Primal patterns of a seemingly chaotic world come to the surface in sculpture
In the Mind of Monk, 1994
In his essay “Carving and Modelling”, the now rather unfashionable, psychoanalytically inclined art critic Adrian Stokes wrote: “Carving creates a face for the stone, as agriculture for the earth, as man for woman. Modelling is more purely plastic creation: it makes things, it does not disclose, as a face, the significance of what already exists.” Stone, he suggests, “is the symbol of the outwardness, of the hoarded store of meaning that comes to the surface”. Carving, therefore, acts as a form of disclosure, a means of revealing “deep” harmonies, not only within the stone itself, but within the human psyche.
Secret Life IV, 1994
The sculpture of Peter Randall-Page, perhaps best known for his contribution to the Millennium Seed Bank at the Eden Project in Cornwall, can easily be understood in relation to Stokes’s description. This summer Yorkshire Sculpture Park presents an extensive exhibition of his work, with more than 50 pieces showcased in the gallery and the park. This display features ambitious new and recent works, including two monumental sculptures made especially for YSP from Kilkenny limestone, each weighing more than 13 tonnes and standing over two metres high.
Influenced by organic forms and scientific structures, his ambiguous sculptures refuse to be defined as either figurative or abstract, biomorphic or mathematical, but disclose something of what it means to be human within the natural world. The possibilities they reveal are multiple, for, like a poet, Randall-Page uses metaphor to suggest meaning. His interests in Euclidean geometry, botany, philosophy, music, patterns and structures form a constant refrain that runs through his massive Kilkenny limestones with their black-grey surfaces, as silky as the skin of a whale, his gritty flint and granite works, his fired-clay pieces and the painted bronzes.
Yet Randall-Page describes himself as “an absolute rationalist”. He does not believe in a collective unconscious in the Jungian sense. Rather, he says, “plants, in common with the rest of the world, enter our consciousness as subjective feeling as well as … information; we recognise them as an aspect of the biological system of which we ourselves are part; they nourish our spirits”.
Shapes in the Clouds (Plato Dreaming of Artemis), 2005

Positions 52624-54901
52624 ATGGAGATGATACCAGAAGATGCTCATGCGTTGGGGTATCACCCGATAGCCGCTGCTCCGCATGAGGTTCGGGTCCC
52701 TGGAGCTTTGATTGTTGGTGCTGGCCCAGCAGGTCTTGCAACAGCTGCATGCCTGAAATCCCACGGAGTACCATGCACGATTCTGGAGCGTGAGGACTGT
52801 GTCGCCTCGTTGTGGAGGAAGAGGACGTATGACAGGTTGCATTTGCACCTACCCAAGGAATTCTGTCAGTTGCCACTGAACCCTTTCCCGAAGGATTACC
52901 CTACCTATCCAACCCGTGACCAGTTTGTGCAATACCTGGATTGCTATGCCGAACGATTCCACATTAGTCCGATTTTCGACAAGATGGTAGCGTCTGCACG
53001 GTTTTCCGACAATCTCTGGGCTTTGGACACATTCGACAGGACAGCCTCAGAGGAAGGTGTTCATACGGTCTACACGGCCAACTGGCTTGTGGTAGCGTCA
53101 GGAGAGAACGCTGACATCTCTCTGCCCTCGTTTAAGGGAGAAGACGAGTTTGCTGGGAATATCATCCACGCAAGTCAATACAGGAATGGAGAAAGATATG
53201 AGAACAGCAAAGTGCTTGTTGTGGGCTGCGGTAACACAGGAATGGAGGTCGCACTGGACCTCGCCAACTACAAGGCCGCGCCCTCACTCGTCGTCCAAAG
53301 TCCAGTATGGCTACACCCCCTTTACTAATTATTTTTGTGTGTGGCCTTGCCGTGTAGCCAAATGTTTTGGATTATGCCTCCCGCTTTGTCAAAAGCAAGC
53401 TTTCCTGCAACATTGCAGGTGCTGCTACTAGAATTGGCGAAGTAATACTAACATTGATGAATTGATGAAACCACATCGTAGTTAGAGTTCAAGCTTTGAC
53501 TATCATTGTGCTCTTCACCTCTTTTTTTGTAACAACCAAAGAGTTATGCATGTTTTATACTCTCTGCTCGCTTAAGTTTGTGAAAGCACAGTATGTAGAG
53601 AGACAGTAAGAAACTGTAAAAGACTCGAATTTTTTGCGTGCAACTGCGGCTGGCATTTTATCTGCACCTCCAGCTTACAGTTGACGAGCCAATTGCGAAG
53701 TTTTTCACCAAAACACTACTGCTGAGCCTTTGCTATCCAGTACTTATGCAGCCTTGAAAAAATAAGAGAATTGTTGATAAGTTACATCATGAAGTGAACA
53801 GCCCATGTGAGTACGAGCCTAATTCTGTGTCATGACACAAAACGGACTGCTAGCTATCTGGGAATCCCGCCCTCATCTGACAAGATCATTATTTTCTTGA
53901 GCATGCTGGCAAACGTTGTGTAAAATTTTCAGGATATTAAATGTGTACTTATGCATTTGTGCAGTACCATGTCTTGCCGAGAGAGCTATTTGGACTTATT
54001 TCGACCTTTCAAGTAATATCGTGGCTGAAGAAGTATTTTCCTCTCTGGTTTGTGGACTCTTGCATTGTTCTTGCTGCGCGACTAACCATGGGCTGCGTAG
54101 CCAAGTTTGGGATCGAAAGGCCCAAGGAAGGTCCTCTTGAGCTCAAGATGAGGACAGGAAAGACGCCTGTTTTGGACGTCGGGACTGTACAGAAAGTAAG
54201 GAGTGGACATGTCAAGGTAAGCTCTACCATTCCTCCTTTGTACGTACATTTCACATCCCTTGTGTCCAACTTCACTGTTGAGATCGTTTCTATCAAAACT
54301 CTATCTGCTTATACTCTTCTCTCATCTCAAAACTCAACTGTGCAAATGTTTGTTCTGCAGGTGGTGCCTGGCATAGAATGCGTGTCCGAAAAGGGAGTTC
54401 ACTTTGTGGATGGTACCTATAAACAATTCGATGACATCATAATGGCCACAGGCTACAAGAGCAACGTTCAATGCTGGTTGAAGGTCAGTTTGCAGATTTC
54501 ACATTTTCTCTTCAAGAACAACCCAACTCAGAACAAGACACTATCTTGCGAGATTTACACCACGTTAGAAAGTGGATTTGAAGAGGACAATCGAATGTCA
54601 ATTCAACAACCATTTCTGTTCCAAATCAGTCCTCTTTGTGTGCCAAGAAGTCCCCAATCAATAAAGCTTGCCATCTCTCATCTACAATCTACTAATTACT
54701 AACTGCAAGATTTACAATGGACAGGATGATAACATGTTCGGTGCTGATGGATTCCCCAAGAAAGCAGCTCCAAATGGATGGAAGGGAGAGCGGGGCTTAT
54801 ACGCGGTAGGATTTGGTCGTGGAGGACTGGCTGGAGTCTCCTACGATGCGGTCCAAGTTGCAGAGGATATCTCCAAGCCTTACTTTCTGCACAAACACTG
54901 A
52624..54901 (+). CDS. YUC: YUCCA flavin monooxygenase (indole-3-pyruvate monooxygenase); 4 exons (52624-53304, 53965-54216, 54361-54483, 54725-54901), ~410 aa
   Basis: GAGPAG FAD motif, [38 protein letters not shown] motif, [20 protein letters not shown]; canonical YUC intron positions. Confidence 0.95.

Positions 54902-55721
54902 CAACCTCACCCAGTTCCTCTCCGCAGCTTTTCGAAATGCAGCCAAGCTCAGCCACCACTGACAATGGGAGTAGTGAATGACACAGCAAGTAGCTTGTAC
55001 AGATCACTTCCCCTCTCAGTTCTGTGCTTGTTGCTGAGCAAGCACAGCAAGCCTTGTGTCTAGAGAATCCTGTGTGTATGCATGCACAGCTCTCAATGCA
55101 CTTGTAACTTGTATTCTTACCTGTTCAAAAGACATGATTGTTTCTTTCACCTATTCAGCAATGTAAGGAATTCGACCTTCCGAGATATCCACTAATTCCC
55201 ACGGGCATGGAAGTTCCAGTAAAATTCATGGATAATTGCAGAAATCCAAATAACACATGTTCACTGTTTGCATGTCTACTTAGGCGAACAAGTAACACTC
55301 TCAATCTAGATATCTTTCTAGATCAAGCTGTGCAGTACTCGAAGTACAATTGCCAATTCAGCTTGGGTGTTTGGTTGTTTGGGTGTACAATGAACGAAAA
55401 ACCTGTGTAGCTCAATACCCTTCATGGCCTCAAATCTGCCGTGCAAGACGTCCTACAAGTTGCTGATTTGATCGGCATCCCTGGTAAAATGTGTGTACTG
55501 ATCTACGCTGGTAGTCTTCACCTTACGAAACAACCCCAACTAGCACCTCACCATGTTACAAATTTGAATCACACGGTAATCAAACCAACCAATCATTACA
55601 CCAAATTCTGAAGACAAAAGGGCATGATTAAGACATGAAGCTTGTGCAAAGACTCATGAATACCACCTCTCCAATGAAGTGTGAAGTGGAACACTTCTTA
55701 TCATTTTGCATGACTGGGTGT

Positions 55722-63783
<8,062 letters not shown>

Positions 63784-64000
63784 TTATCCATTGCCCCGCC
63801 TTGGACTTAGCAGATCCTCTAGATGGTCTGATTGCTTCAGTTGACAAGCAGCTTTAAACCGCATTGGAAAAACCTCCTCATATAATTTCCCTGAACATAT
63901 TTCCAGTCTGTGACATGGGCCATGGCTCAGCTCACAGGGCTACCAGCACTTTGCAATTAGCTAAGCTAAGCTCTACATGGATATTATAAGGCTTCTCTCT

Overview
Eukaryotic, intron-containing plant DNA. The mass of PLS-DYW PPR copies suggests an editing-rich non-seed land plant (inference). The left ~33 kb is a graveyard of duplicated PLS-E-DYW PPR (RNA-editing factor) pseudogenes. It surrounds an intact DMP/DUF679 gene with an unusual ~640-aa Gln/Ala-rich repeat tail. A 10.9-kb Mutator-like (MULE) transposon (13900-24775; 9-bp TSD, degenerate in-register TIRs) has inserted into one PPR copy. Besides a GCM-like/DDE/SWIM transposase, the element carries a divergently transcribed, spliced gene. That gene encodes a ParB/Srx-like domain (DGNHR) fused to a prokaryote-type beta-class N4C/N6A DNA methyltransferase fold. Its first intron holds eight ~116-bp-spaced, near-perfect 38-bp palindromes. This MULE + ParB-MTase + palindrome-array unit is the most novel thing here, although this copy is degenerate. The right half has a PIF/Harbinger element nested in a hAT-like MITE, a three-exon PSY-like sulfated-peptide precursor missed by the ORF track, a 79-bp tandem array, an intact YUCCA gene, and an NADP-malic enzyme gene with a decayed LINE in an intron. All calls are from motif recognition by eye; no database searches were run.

His concern with patterns of order in an apparently chaotic universe is central to his practice. He explores symmetry, camouflage and how systems of geometry break down and adapt themselves within the natural world, much like natural selection itself.
These binaries are apparent from the first room in the Underground Gallery. Here cloud-like pieces, made of Rosso Luana marble from Carrara, are based on four of the five Platonic solids, and share their internal geometry. Yet despite their theoretical underpinning, the sensuality of Shapes in the Clouds (Plato Dreaming of Artemis), made in 2005, is reflected in the voluptuous curves and coloured veining of the stone, reminding us that Artemis was the Greek goddess of fertility. Within the same gallery is the older piece Mother Tongue, 1998. The intestinal curves of the dark Kilkenny limestone, suggestive of both tongue and gut, are based on a mouse’s gall bladder discarded by Randall-Page’s cat.
Corpus and Fructus, 2009
The sculptural vocabulary of Corpus, 2009 and Fructus, 2009 is bodily and botanical. Corpus is divided into two lobes, so that the internal coiled gut seems to push against the taut outer membrane like an embryo inside a yolk sack; while in Fructus, the weighty lobes suggest not only overripe fruit but also the pendulous multiple breasts of the Ephesian goddess Diana.
Order and chaos are further explored in the harsh geometric patterning incised into the coarse-grained boulders of Finnish glacial murrain. Here, geometry must adapt to the natural form of these huge stones, so large elastic nets are stretched over the surfaces in order that they can be mapped and subdivided into sections. There is something very powerful about the boulders, which are thousands of years old and silent witnesses to the world’s history. Their monumentality stands in contrast to the innovative series of wall works made of fired clay and based on the memory of patterns created by raindrops or the delicate symmetry of an insect’s wing.
Randall-Page’s work is informed by a lifelong study of organic form. Nature’s myriad complexities provide the catalyst for his work; from the underlying mathematical principles that drive life and growth to the intricate patterns of the natural world.
Peter Randall-Page at the Yorkshire Sculpture Park until January 2010
Content and Texts © Sue Hubbard 2009
Images © Peter Randall-Page. Courtesy of the Yorkshire Sculpture Park
Published in New Statesman